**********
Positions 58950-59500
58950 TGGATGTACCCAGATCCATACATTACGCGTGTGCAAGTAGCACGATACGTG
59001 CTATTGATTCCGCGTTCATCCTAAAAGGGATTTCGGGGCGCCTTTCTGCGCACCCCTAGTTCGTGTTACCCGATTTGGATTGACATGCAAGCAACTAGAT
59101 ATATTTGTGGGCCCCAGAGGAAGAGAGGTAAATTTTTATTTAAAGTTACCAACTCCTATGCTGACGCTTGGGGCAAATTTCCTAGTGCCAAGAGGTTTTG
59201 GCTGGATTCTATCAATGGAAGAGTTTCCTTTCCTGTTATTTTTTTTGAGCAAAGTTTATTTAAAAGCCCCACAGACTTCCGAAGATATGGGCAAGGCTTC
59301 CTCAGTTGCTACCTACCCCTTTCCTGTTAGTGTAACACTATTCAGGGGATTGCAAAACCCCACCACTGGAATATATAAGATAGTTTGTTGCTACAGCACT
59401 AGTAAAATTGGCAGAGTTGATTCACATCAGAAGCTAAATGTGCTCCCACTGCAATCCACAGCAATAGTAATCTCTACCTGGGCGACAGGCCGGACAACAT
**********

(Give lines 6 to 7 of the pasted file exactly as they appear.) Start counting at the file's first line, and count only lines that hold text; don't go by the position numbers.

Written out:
59301 CTCAGTTGCTACCTACCCCTTTCCTGTTAGTGTAACACTATTCAGGGGATTGCAAAACCCCACCACTGGAATATATAAGATAGTTTGTTGCTACAGCACT
59401 AGTAAAATTGGCAGAGTTGATTCACATCAGAAGCTAAATGTGCTCCCACTGCAATCCACAGCAATAGTAATCTCTACCTGGGCGACAGGCCGGACAACAT